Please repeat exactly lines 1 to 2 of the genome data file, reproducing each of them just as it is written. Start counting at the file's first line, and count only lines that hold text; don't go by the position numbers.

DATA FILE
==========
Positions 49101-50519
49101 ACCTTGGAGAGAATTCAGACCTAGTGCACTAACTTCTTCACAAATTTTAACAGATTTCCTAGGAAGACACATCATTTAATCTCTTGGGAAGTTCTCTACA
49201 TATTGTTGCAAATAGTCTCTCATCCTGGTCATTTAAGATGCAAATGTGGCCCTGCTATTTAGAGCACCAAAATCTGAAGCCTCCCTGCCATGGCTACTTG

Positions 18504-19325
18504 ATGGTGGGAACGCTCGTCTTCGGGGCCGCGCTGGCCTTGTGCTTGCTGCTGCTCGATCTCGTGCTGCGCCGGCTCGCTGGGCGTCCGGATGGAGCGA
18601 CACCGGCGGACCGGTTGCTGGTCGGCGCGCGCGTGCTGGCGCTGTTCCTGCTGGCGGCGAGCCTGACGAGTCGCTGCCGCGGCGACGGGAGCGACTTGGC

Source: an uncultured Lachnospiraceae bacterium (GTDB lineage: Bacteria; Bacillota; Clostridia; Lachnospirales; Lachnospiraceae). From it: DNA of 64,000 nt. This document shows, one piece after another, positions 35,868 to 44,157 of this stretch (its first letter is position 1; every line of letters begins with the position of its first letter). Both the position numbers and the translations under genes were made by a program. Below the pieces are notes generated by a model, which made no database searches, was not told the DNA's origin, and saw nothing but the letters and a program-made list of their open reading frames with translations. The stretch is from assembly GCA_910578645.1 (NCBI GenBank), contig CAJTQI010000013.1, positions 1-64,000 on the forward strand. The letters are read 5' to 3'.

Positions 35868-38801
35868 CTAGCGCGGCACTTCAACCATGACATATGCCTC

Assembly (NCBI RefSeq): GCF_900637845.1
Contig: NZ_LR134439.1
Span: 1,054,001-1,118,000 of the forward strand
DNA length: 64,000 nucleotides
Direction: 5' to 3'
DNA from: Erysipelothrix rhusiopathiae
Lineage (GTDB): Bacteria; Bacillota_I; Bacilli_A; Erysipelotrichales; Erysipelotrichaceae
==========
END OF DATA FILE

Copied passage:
Positions 49101-50519
49101 ACCTTGGAGAGAATTCAGACCTAGTGCACTAACTTCTTCACAAATTTTAACAGATTTCCTAGGAAGACACATCATTTAATCTCTTGGGAAGTTCTCTACA